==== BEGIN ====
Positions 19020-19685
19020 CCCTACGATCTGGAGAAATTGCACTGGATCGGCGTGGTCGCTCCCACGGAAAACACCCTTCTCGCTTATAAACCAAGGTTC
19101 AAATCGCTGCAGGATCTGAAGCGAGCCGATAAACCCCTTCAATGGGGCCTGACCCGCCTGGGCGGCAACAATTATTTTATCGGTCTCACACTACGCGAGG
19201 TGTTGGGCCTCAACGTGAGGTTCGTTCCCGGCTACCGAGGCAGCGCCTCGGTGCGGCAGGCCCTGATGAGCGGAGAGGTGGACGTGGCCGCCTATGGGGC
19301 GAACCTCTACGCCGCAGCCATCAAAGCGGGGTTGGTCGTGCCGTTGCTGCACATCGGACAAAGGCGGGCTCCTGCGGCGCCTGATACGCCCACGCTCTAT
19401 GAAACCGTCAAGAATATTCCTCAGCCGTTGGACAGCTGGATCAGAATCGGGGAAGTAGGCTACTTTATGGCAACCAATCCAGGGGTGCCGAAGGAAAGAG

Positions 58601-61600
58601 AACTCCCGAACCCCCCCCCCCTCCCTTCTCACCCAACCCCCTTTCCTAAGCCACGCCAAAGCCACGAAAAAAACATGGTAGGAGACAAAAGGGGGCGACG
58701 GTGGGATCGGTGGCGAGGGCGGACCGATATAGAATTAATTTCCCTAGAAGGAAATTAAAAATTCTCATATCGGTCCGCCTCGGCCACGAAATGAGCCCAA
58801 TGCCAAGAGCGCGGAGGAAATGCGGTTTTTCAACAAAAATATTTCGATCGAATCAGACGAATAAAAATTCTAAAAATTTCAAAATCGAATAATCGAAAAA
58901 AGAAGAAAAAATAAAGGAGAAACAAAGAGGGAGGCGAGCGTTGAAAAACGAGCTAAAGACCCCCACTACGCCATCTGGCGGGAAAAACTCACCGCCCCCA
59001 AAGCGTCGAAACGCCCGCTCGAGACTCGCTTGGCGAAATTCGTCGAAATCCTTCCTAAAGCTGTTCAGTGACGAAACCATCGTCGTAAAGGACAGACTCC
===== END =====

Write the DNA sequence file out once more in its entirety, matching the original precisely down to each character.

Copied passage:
Positions 19020-19685
19020 CCCTACGATCTGGAGAAATTGCACTGGATCGGCGTGGTCGCTCCCACGGAAAACACCCTTCTCGCTTATAAACCAAGGTTC
19101 AAATCGCTGCAGGATCTGAAGCGAGCCGATAAACCCCTTCAATGGGGCCTGACCCGCCTGGGCGGCAACAATTATTTTATCGGTCTCACACTACGCGAGG
19201 TGTTGGGCCTCAACGTGAGGTTCGTTCCCGGCTACCGAGGCAGCGCCTCGGTGCGGCAGGCCCTGATGAGCGGAGAGGTGGACGTGGCCGCCTATGGGGC
19301 GAACCTCTACGCCGCAGCCATCAAAGCGGGGTTGGTCGTGCCGTTGCTGCACATCGGACAAAGGCGGGCTCCTGCGGCGCCTGATACGCCCACGCTCTAT
19401 GAAACCGTCAAGAATATTCCTCAGCCGTTGGACAGCTGGATCAGAATCGGGGAAGTAGGCTACTTTATGGCAACCAATCCAGGGGTGCCGAAGGAAAGAG

Positions 58601-61600
58601 AACTCCCGAACCCCCCCCCCCTCCCTTCTCACCCAACCCCCTTTCCTAAGCCACGCCAAAGCCACGAAAAAAACATGGTAGGAGACAAAAGGGGGCGACG
58701 GTGGGATCGGTGGCGAGGGCGGACCGATATAGAATTAATTTCCCTAGAAGGAAATTAAAAATTCTCATATCGGTCCGCCTCGGCCACGAAATGAGCCCAA
58801 TGCCAAGAGCGCGGAGGAAATGCGGTTTTTCAACAAAAATATTTCGATCGAATCAGACGAATAAAAATTCTAAAAATTTCAAAATCGAATAATCGAAAAA
58901 AGAAGAAAAAATAAAGGAGAAACAAAGAGGGAGGCGAGCGTTGAAAAACGAGCTAAAGACCCCCACTACGCCATCTGGCGGGAAAAACTCACCGCCCCCA
59001 AAGCGTCGAAACGCCCGCTCGAGACTCGCTTGGCGAAATTCGTCGAAATCCTTCCTAAAGCTGTTCAGTGACGAAACCATCGTCGTAAAGGACAGACTCC